Thank goodness I don’t have to rely solely on the plot for entertainment. The writers gave us some moments of real poignancy—Walter loses a like mind and colleague when Boone dies—as well as some puckish moments. I loved Peter’s boyish delight in running Olivia’s siren. And as always, he gets the Mulder-like quips that define him: “Just for the record, one mad scientist is my limit.” Walter continues to be sometimes annoyingly, sometimes endearingly over-the-top. Charlie is still solid, real, and noble. Alas, Olivia continues to bore the pants off me. I still can’t figure out whether it’s Anna Torv’s acting, or poor characterization on the part of the writers, but week after week her earnest stare gets a blank one back from me. Maybe they’re trying to make her into Dana Scully; if so, they need to study that character more closely. Gillian Anderson always showed us the repressed fire under the calm exterior of Agent Scully; Anna Torv so far has shown me a dead bulb. Anderson always showed us what Scully was trying to hide; Anna Torv has so far given us a blank slate in Olivia. After a full season, we know precious little about what Olivia thinks and feels. The character deserves more respect than this.
Another problem I keep having with the show is the constant revelation of secrets we should have known about, secrets that should be game changers but later get relegated to background filler, such as Anna’s recently revealed mental abilities. Hello? Chick can turn light bulbs on and off with her mind, and nobody seems to care? Then there is the magical science: Not even Walter could explain why drinking spinal fluid would help Mrs. Boone, since the stomach does not connect directly to the spinal cord. At the same time, I’ll admit I like the hints that there is some awful thing in Walter’s past, something involving his son, that Peter does not know or remember. I just hope J.J. Abrams doesn’t wait until the sixth season to reveal it.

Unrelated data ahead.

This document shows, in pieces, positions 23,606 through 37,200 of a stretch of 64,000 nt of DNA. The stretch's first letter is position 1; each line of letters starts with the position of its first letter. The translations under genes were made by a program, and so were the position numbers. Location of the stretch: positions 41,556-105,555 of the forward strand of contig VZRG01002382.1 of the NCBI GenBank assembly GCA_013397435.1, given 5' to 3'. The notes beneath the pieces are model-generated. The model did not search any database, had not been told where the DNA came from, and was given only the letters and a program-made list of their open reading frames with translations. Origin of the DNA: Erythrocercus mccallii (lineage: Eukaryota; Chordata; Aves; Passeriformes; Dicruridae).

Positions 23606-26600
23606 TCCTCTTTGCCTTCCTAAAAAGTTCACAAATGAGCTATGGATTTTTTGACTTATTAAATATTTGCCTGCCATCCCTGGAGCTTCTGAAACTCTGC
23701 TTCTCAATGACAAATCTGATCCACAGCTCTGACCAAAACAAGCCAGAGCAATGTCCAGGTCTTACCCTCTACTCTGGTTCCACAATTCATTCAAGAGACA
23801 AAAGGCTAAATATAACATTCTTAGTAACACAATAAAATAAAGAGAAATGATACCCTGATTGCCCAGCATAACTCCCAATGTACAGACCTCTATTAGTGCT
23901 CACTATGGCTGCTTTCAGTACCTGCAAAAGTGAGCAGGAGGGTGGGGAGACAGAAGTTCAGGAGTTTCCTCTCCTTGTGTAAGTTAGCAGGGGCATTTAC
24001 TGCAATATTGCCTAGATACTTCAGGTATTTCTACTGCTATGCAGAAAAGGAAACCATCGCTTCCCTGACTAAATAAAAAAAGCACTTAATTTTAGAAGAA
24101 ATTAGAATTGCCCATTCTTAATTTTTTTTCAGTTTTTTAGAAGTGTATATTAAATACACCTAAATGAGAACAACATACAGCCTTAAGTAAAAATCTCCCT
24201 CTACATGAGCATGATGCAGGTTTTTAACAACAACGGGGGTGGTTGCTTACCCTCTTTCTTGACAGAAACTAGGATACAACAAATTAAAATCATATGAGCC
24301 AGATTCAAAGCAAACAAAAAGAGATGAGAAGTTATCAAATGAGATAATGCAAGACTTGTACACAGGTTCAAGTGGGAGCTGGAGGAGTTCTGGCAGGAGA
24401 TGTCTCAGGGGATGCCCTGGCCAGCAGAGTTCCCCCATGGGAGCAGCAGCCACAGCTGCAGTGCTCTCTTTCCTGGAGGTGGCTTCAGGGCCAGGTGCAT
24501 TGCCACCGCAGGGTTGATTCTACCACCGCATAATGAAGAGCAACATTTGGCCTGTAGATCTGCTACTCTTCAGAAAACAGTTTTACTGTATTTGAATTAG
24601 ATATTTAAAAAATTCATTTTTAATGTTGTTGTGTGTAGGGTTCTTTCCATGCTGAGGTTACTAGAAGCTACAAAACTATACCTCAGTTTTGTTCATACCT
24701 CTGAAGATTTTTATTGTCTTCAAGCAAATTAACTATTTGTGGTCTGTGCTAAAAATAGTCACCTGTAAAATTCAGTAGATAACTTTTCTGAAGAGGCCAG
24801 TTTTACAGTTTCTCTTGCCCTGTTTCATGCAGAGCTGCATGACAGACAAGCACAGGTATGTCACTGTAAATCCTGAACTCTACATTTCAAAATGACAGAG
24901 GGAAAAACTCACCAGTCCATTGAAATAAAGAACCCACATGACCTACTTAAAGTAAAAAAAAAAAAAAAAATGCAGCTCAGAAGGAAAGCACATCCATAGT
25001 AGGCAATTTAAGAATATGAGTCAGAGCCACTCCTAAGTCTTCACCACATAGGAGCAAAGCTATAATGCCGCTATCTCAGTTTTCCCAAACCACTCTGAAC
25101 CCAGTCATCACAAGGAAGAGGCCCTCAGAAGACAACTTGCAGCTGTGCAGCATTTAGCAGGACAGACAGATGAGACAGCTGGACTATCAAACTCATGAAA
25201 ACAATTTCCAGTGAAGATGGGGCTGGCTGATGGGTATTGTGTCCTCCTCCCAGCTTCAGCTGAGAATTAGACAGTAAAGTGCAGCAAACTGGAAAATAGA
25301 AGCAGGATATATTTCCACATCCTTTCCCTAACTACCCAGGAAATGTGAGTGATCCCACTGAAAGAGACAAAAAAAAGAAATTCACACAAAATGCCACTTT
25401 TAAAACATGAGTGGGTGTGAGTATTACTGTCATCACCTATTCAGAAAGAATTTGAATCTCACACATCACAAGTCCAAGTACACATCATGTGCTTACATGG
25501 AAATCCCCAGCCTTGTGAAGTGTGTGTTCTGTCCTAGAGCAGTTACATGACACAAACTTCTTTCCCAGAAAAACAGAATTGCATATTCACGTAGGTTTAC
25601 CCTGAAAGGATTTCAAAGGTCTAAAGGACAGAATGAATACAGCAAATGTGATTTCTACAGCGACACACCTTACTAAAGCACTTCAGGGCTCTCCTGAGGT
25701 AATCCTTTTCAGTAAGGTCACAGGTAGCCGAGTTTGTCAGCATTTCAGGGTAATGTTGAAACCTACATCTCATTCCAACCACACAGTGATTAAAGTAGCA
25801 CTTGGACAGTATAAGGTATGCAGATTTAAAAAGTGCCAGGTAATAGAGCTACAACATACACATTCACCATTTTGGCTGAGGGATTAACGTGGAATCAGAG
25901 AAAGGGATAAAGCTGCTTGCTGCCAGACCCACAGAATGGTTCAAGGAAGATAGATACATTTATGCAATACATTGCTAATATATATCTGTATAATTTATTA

Meta commentary on this episode has to include acknowledgment of the debt the opening scene owes to the movie The Hunger with David Bowie and Catherine Deneuve. They play vampires who seduce their victims in nightclubs; in the opening scene of the movie the same song, “Bela Lugosi’s Dead” by Bau Haus, is used to introduce the killer. Nice to know Abrams and company can give credit to their roots.
Overall, this episode was more squirm-worthy than thrilling. Nothing wrong with that, and the humor leavened the horror a bit. I was entertained, but not stunningly so. A middling episode, but still much better than the early days of the series.
Over five and a half million viewers caught this episode, a respectable showing for Fox on Tuesdays. A 3.9 share among viewers 18-49 was joyous news for the Fox network, cementing the show’s rise in viewership in its brief life. The show benefits mightily from its American Idol lead-in, to be sure, but I suspect it would do well, if not as well, on its own. We’ll have to see how it does next fall, before the Idol juggernaut is launched. Meanwhile, it’s certain to be renewed, and seems to be picking up speed.
Copyright © 2009 by Sarah Stegall